Today’s spooky/silly cartoon features one of the most popular (and still recognisable) animated characters of the silent film era – Felix the Cat. First introduced to the big screen in the immediate aftermath of World War One, and possibly based on an earlier animated version of Charlie Chaplin, this cheeky and slightly surreal black and white cat was an immediate success with critics and the cinema-going public alike.
In this 1923 short, Felix encounters a ghost who is up to no good. Following the spook, he sees it scare an unsuspecting householder and the man’s livestock. The householder calls out the reserves to rescue his property from the ghost, but that doesn’t work – so Felix offers to try to lure the ghost away with a bottle of rum! Once the phantom is off the property, Felix pulls a gun on it and, in a reveal worthy of Scooby Doo, we discover it is really a human rival of the householder who is trying to scare him into selling his home…
Once his ghostbusting days were done, Felix the Cat went on to become a twentieth century pop culture icon. Unsurprisingly, his popularity meant he had many later imitators. He could be described as a fairly early example of the heavy modern marketing we are so familiar with today – all sorts of Felix merchandise was produced and he was often used as a mascot (especially by American servicemen and aviators during the inter-war years).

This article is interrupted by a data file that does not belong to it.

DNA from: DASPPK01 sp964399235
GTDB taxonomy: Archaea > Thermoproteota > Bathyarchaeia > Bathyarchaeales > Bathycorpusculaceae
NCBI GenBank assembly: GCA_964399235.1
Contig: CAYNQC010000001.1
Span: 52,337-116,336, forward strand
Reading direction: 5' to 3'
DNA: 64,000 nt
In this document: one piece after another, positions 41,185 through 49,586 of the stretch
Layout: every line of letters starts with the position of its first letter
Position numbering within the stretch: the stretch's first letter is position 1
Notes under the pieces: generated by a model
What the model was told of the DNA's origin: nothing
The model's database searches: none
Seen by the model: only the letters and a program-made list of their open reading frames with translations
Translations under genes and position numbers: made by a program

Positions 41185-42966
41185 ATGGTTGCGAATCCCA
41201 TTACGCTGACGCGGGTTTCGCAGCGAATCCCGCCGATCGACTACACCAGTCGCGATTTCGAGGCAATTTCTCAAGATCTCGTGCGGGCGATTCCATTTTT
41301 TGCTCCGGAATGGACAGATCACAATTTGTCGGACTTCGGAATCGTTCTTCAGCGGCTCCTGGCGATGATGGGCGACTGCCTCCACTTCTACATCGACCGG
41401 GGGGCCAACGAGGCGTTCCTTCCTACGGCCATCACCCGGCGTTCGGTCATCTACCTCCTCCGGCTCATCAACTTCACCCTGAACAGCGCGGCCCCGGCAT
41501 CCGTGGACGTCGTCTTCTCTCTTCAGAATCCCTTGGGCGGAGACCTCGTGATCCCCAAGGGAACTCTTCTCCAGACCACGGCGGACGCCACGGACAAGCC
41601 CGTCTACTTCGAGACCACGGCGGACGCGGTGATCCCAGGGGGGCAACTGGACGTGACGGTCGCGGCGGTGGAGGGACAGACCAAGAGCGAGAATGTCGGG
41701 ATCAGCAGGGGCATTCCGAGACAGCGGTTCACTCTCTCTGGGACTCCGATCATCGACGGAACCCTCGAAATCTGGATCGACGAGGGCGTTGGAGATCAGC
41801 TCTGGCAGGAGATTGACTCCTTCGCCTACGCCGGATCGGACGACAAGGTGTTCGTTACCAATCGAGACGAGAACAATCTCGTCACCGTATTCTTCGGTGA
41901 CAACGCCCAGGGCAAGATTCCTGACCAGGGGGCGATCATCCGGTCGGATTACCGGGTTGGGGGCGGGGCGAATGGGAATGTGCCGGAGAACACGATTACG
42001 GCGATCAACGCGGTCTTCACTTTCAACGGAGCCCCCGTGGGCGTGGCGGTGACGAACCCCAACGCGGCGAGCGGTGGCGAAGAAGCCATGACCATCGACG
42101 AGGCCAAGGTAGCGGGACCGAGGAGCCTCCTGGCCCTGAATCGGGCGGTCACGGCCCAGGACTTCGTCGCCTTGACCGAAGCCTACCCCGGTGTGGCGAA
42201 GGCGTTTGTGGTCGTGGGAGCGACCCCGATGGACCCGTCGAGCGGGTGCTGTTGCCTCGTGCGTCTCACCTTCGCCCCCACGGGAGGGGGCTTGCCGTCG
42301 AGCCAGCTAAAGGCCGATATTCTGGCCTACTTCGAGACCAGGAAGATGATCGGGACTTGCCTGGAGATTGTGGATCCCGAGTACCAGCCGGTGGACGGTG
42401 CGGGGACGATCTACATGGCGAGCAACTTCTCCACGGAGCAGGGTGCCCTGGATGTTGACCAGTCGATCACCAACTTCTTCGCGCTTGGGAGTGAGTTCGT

He also starred in his own comic strip, films, and TV show, and has had a number of songs written about him. His continued longevity is shown by his cameo performance alongside many other classic twentieth century cartoon characters (and Bob Hoskins, of course!) in the 1988 film Who Framed Roger Rabbit? And he’s still going into the internet age – a quick google will reveal his own wiki and official website. Long live Felix!